Australia women continue to leave the workforce with significantly less in their retirement savings than men. So how can we help women create a more secure financial future? YBI explores the issue.
According to recent figures released by Australian Super, the gender gap in retirement savings is continuing to widen despite record female full-time employment and a rise in women’s earnings. In fact if the fund’s female members were to retire today they would have on average a third less savings than their male counterparts ($82k compared with $120k).
The fund’s figures match that of ABS data which suggests for the past decade the average super balance for retiring women has been 36 – 44 per cent less than that for men. Worse still an estimated 32 per cent of women aged 15 and over, have no superannuation. This is particularly high among the self-employed and small business owners.
But why the disparity? There are a few simple reasons. Women’s superannuation savings are impacted by a number of issues such as spending more time out of the full-time workforce caring for children and loved ones, and the gender pay gap which sees women earn less than men on average.
The older a woman gets the more the pay gap widens with ABS data suggesting the average super balance for a woman approaching retirement is over a $100k less than a man of similar age.
Yet it doesn’t have to be this way. Increasingly women are taking their financial futures into their own hands and acting to improve their retirement savings.
In 2018 the government introduced a slew of new measures that have the potential to significantly impact women’s super-savings.
Financy reports that rrom July last year, a new measure applied which allows for unused concessional super contributions to be accumulated over five years, provided the individual’s total super balance is less than $500,000.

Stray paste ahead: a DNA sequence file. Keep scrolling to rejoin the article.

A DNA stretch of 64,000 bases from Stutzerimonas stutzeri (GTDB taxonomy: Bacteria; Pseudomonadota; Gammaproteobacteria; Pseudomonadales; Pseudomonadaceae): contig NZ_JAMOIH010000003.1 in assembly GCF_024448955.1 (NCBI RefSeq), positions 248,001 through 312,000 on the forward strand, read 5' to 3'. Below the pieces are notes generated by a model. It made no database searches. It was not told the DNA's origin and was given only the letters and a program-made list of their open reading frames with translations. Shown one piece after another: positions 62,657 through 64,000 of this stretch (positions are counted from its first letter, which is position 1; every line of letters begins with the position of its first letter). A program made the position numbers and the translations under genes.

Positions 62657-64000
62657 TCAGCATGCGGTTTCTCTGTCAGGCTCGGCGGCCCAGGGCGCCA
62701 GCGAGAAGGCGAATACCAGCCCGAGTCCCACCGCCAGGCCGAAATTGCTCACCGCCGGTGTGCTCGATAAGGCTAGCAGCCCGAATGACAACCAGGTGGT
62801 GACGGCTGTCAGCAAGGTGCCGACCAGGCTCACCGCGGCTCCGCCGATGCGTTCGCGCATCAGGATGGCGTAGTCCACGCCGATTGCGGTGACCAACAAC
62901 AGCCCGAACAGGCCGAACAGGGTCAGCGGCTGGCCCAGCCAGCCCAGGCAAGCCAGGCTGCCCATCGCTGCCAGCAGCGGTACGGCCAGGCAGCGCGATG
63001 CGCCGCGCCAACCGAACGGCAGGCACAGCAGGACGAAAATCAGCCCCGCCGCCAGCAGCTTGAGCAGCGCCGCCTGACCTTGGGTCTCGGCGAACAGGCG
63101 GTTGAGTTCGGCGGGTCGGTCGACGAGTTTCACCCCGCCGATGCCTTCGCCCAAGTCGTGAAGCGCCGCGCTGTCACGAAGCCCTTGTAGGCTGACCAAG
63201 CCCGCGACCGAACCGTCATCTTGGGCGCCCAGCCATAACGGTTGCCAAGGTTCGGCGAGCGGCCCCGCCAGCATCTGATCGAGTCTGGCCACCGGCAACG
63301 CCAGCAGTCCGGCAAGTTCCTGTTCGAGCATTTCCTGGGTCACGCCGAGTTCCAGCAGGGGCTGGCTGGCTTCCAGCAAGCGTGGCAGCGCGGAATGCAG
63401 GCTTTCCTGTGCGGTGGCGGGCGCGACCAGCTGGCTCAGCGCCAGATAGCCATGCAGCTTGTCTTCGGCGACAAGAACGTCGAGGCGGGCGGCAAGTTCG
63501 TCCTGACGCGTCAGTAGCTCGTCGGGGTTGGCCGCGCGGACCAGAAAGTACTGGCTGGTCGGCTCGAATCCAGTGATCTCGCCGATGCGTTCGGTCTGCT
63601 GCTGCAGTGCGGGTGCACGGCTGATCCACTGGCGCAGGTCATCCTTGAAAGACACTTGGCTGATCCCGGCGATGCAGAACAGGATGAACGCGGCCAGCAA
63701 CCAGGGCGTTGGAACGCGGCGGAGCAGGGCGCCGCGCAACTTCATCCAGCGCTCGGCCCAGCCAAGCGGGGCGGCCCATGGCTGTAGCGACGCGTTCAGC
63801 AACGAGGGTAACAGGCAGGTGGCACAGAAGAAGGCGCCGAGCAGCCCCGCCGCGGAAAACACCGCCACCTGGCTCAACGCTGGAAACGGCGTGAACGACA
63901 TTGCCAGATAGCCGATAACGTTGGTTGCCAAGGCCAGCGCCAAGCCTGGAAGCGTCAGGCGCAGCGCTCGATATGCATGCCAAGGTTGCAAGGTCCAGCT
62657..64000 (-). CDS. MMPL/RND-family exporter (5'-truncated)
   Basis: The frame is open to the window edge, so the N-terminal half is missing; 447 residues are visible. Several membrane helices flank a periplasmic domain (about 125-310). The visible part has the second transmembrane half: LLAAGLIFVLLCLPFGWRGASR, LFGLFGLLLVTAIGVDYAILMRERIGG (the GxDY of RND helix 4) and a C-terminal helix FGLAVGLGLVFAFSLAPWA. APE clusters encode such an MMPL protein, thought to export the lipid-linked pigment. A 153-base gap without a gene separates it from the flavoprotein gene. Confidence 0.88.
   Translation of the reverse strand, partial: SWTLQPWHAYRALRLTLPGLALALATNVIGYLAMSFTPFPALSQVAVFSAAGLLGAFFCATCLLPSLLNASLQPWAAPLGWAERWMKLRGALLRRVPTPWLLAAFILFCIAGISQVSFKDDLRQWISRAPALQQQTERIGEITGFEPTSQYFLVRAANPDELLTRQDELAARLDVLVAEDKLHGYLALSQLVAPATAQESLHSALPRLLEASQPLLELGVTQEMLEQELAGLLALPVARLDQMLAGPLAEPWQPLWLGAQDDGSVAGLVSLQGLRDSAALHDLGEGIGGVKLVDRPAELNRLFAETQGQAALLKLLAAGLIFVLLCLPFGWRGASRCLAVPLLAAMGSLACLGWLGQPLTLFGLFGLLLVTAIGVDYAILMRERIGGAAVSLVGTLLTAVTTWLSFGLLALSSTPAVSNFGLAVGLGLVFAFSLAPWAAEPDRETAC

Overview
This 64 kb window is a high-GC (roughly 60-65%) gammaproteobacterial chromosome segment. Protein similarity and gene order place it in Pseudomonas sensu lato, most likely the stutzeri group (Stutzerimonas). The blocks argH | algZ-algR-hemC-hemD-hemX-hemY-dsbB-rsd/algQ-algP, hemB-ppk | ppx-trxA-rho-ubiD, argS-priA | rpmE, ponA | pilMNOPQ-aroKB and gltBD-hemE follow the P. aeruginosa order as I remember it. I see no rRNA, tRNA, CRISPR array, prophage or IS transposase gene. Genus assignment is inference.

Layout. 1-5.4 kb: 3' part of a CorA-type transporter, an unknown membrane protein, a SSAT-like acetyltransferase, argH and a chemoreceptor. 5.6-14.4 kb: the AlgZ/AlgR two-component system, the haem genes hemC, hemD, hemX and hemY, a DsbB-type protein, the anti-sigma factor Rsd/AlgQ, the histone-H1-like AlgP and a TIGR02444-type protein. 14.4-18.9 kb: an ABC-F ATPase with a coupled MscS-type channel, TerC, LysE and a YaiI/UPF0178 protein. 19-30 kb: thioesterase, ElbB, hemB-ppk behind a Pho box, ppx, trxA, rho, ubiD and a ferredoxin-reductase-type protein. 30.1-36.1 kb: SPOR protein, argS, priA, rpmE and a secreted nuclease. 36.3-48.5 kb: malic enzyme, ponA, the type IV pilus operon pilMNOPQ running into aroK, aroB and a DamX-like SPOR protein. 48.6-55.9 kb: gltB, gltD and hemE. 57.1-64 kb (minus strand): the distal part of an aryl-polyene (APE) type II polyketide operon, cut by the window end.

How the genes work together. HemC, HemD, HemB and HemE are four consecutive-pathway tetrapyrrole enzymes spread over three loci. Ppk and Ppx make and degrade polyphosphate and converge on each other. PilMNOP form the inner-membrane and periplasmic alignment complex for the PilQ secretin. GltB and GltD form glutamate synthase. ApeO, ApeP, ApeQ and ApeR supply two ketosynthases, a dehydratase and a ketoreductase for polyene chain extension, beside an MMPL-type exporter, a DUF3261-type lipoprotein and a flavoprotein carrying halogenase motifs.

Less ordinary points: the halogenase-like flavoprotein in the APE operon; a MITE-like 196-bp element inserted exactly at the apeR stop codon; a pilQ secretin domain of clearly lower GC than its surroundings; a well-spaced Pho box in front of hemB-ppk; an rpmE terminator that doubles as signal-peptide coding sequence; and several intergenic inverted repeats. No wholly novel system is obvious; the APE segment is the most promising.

While the annual limit on concessional contributions is $25,000, this loophole means individuals can make use of up to five years of previously unused contributions to ‘catch up’ on their super.
While women in retirement who need to boost their super may also benefit from the ‘downsizing into superannuation’ rule change that took effect in July 2018. This makes it possible under certain conditions for over 65s to top up their super by up to $300,000 by using the proceeds from the sale of their home.
This all bodes well for those women who already own their own home or have significant super invested. What of women who are lower income earners?
In 2018 the government extended the ‘spouse contribution tax offset’. This tax offset allows the higher earning partner in a relationship to make tax reduced super contributions on behalf of their lower earning partner, as long as the lower earner has an income below $40,000. While no solution, it is a stop gap to help boost some women’s super funds.
So, what more can be done? According to the Australian Institute of Superannuation Trustees (AIST), plenty.
In March the AIST announced a four-step plan they hope will assist in closing the gender savings gap at retirement for women.
AIST CEO Eva Scheerlinck, said with an estimated two out of five single women retiring in poverty, it’s time more was done. With this in mind the AIST has called for a number of initiatives for women’s super that it hopes to make election issues.
“The longer the government waits to address the gender savings gap, the more women will retire with inadequate incomes,” Scheerlinck said.
AIST’s four-step plan to help improve retirement outcomes for women involves:
The abolition of the $450 monthly income threshold for compulsory super payments; Paying super on paid parental leave –currently this is the only form of leave that doesn’t attract super; Providing low income earners, most of whom are women, with an additional super contribution as outlined by the Women-in-Super advocacy group.
Scheerlink says the group will also call for a firm commitment to move to 12 per cent compulsory super in accordance with the legislated timetable, which is very important to improve retirement outcomes for women.
While Scheerlinck said there is no quick fix to the situation, the AIST will be calling for these measures to be part of this year’s Federal Budget.